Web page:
As of October 1st, 2018, Disability Services offices will be located at...
Transitioning to College
Transitioning to college can be a huge change on many levels. Food, friends and family are just the beginning of the differences. Likely you had many systems in place which helped you become the success that you are. Maybe you had weekly therapy appointments, a specific way of preparing food, defined sleep schedules, tutors, school day schedules or medication refills that were all perfectly orchestrated to keep you on track. Maybe your dad woke you up each day or your academic counselor went over all of your assignments with you each day. It’s important to think about what worked at home and set up as many similar supports here in Boston to keep yourself on track.
Accommodations and school academic supports might also look very different.
First, it’s important to note, that in Higher Education, there are no IEP or 504 teams. We base all of our decisions on your documentation. We only know about you and your disability if you come let us know. Parents and guardians are only in the conversation, if you want them to be, that’s a HUGE change!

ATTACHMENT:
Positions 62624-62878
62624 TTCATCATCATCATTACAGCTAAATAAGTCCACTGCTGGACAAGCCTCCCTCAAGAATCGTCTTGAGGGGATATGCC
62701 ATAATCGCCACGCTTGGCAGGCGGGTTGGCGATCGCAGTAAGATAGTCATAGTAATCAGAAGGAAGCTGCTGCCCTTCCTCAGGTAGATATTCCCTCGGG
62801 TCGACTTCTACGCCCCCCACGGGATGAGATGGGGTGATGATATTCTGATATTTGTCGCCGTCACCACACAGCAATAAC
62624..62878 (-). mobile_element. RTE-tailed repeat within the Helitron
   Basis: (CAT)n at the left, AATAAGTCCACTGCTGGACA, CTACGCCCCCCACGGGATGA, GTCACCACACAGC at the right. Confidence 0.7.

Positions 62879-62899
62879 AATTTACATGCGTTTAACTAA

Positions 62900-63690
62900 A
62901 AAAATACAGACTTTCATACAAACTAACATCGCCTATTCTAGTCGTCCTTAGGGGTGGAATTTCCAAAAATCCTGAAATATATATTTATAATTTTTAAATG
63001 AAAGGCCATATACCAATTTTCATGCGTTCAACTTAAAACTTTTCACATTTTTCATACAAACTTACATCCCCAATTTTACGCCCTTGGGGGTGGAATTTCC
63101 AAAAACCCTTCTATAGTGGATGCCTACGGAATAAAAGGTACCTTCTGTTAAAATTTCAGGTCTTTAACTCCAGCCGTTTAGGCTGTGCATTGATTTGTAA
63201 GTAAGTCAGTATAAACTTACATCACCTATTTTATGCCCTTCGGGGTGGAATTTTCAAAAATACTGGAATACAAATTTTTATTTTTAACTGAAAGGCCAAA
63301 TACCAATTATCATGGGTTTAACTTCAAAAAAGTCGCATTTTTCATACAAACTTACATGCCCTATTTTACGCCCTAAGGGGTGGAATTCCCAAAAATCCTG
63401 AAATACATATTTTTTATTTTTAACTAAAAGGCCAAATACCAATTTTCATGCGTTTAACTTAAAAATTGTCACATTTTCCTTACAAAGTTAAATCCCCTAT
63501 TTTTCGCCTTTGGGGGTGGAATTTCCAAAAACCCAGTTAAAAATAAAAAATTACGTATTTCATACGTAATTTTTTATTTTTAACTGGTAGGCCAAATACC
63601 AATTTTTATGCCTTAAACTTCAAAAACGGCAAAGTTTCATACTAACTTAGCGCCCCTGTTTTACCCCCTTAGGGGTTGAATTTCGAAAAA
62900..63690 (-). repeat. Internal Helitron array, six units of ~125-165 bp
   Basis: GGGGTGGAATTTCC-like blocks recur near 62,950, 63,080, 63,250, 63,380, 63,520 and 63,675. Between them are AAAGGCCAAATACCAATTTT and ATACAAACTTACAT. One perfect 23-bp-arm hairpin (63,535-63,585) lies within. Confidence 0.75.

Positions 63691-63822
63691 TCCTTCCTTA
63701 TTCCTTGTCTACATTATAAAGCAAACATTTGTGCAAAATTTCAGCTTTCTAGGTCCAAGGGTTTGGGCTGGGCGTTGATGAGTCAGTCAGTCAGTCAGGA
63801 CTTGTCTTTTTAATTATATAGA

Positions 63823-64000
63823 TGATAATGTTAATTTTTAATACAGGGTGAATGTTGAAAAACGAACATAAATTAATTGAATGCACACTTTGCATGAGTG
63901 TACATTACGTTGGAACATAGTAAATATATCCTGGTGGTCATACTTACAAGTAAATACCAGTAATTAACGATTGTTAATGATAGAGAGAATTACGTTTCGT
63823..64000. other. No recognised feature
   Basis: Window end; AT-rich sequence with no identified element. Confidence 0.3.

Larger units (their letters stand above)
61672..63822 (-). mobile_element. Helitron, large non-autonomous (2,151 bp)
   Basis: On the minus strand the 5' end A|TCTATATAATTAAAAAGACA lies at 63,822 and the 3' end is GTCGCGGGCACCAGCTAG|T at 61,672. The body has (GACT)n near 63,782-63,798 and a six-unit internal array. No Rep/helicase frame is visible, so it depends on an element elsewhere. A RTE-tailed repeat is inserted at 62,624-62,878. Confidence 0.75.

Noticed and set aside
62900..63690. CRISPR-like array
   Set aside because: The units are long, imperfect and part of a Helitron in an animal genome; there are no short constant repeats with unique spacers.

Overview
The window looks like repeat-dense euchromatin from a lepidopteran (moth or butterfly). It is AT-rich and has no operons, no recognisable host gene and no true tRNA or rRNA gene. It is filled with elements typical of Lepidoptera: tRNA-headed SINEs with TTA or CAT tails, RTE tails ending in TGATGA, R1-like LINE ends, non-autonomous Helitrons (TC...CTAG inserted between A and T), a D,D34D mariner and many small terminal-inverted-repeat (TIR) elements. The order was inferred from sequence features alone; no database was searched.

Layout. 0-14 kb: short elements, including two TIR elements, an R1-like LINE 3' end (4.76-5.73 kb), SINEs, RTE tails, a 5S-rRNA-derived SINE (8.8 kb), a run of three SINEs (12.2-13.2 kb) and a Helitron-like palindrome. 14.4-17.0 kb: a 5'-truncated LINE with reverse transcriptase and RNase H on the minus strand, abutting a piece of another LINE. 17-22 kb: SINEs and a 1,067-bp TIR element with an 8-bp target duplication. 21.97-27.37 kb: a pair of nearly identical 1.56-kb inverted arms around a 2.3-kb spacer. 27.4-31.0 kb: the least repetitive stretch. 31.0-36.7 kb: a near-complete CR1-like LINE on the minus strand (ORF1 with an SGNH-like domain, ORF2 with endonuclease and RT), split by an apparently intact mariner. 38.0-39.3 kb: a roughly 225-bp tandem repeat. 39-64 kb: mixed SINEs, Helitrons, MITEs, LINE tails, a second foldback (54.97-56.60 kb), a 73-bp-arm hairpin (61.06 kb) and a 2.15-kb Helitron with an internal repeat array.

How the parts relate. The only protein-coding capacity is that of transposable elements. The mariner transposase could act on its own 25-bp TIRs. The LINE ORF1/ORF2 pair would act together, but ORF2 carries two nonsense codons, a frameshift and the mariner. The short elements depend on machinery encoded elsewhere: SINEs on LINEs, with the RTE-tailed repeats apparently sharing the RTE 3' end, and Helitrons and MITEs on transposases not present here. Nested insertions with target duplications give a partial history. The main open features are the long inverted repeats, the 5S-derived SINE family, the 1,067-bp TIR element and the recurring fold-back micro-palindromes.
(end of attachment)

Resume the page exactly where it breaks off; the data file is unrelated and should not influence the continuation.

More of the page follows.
Also, many accommodations you might have received in High School, or even at another college, might not be approved here at Boston University. We look for a current significant need and determine this on a case-by-case basis. This means that not all students with one kind of disability get the same services, it’s all individualized. It also means that some accommodations you received before might look different here.
Here are some great things to master before you come to Boston:
- Know what worked at home and try to set up similar supports here in Boston University
- If therapy worked at home, now is not the time to stop
- Make sure you can wake up every day this summer with no help from your family
- Be in charge of your own medicine, including refills
- Now is NOT the time to go off medicine
- Think about taking a light first semester to ease the transition
- Know your weaknesses and work to avoid them, this means less social media and late night technology use
- Work out, do yoga, take care of yourself
- Make a commitment to meet new people
- Make a plan to not stay in your room
- Know your red flags and learn where to ask for help
- Don’t be afraid to fall in love
For more specific transition details, please take a look at this Transition from High School to Post secondary Tipsheet and look at www.transitionyear.org.
Feel free to call us anytime with questions or concerns!